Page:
A more contagious variant of SARS-CoV-2, B.1.1.7, has been detected in 10 U.S. states as of Jan. 13 and is projected to become the predominant source of Covid-19 infections by March, the CDC reported in Morbidity and Mortality Weekly Report.
As President-elect Joe Biden unveiled plans to enhance vaccine distribution across the country and laid out a $1.9 trillion Covid-19 relief package, Summer E. Galloway, PhD, of the CDC’s Covid-19 Response Team, and colleagues warned that increased SARS-Cov-2 transmission due to the B.1.1.7 variant “might threaten strained health care resources, require extended and more rigorous implementation of public health strategies, and increase the percentage of population immunity required for pandemic control.” B.1.1.7, which is estimated to have emerged in the U.K. sometime in Sept. 2020 and was first reported by Public Health England on Dec. 14, 2020, quickly became the dominant circulating SARS-CoV-2 variant in the U.K. and has since spread to over 30 countries.
William Hanage, PhD, an epidemiologist at the Harvard T.H. Chan School of Public Health in Boston, told the Washington Post that this latest report from the CDC “speaks to the urgency of getting vaccines out. It’s now a race against the virus.”
For its report, the CDC developed a two-variant compartmental model to illustrate the effect that the B.1.1.7 strain could potentially have on the U.S. pandemic trajectory. “For the model, initial assumptions included a B.1.1.7 prevalence of 0.5% among all infections, SARS-CoV-2 immunity from previous infection of 10%–30%, a time-varying reproductive number (Rt) of 1.1 (mitigated but increasing transmission) or 0.9 (decreasing transmission) for current variants, and a reported incidence of 60 cases per 100,000 persons per day on January 1, 2021,” the authors explained, adding that these assumptions constitute a generalization of conditions common across the country and are not representative of any single U.S. location.
The CDC also modeled the potential impact of vaccination, “assuming that 1 million vaccine doses were administered per day beginning January 1, 2021, and that 95% immunity was achieved 14 days after receipt of 2 doses. Specifically, immunity against infection with either current variants or the B.1.1.7 variant was assumed, although the effectiveness and duration of protection against infection remains uncertain, because these were not the primary endpoint of clinical trials for initial vaccines.”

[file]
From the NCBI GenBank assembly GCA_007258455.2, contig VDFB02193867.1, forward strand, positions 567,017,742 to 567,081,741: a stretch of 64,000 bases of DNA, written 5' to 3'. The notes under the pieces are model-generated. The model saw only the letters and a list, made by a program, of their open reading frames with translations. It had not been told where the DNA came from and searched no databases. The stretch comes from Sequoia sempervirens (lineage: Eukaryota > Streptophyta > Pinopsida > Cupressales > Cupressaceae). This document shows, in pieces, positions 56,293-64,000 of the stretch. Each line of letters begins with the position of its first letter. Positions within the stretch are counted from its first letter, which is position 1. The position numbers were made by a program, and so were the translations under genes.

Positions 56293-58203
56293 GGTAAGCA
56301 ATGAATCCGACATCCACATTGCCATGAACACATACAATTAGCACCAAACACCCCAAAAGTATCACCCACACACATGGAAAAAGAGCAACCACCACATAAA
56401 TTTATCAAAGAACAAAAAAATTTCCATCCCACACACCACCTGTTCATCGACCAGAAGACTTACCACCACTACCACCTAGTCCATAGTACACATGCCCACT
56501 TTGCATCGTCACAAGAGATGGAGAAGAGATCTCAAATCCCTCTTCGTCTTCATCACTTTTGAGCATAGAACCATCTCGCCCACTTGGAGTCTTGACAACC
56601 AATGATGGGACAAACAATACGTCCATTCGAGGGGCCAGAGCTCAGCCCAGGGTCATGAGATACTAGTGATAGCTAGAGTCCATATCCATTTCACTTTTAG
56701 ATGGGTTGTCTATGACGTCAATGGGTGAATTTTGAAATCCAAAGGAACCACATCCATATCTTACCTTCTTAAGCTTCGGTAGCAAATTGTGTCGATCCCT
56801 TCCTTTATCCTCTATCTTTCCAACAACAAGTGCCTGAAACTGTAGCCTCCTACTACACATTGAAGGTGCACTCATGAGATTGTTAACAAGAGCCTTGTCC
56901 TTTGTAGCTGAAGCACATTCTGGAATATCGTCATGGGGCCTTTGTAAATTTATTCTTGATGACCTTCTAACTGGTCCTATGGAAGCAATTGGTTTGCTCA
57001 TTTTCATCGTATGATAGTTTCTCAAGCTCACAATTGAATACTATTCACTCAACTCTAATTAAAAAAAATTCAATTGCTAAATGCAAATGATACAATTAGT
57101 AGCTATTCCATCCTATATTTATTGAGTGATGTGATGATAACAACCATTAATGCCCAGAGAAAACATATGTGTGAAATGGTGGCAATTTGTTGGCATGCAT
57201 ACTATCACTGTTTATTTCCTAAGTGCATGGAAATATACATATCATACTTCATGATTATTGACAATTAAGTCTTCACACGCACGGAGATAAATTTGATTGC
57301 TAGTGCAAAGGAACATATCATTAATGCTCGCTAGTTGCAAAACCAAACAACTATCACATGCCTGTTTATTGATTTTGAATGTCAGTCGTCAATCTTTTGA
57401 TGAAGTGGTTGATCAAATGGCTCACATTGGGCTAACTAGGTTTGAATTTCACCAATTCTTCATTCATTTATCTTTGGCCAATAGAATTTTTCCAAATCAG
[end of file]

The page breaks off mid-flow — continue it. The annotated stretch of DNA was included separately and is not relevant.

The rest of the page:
According to this model, B.1.1.7 prevalence will start low but exhibit rapid growth in early 2021, becoming the dominant variant in March. “Whether transmission of current variants is increasing (initial Rt = 1.1) or slowly decreasing (initial Rt = 0.9) in January, B.1.1.7 drives a substantial change in the transmission trajectory and a new phase of exponential growth,” the authors explained. “With vaccination that protects against infection, the early epidemic trajectories do not change and B.1.1.7 spread still occurs. However, after B.1.1.7 becomes the dominant variant, its transmission was substantially reduced. The effect of vaccination on reducing transmission in the near term was greatest in the scenario in which transmission was already decreasing (initial Rt = 0.9)”
The CDC stressed that, while there is currently no known difference in clinical outcomes between previous SARS-CoV-2 strains and the B.1.1.7 variant, “a higher rate of transmission will lead to more cases, increasing the number of persons overall who need clinical care, exacerbating the burden on an already strained health care system, and resulting in more deaths.”
To fight the spread of this Covid variant, the CDC recommended continued genomic surveillance to identify B.1.1.7 cases and monitoring for other emerging variants, as well as “even more rigorous combined implementation of vaccination and mitigation measures (e.g., distancing, masking, and hand hygiene)” to control disease spread. The agency also recommended strategic testing of individuals without Covid-19 symptoms who are at increased risk for infection.
The CDC pointed out three limitations to this report: “First, the magnitude of the increase in transmissibility in the United States compared with that observed in the United Kingdom remains unclear. Second, the prevalence of B.1.1.7 in the United States is also unknown at this time, but detection of variants and estimation of prevalence will improve with enhanced U.S. surveillance efforts. Finally, local mitigation measures are also highly variable, leading to variation in Rt. The specific outcomes presented here are based on simulations and assumed no change in mitigations beyond January 1.”
John McKenna, Associate Editor, BreakingMED™
Cat ID: 190
Topic ID: 79,190,730,933,190,926,192,927,151,928,925,934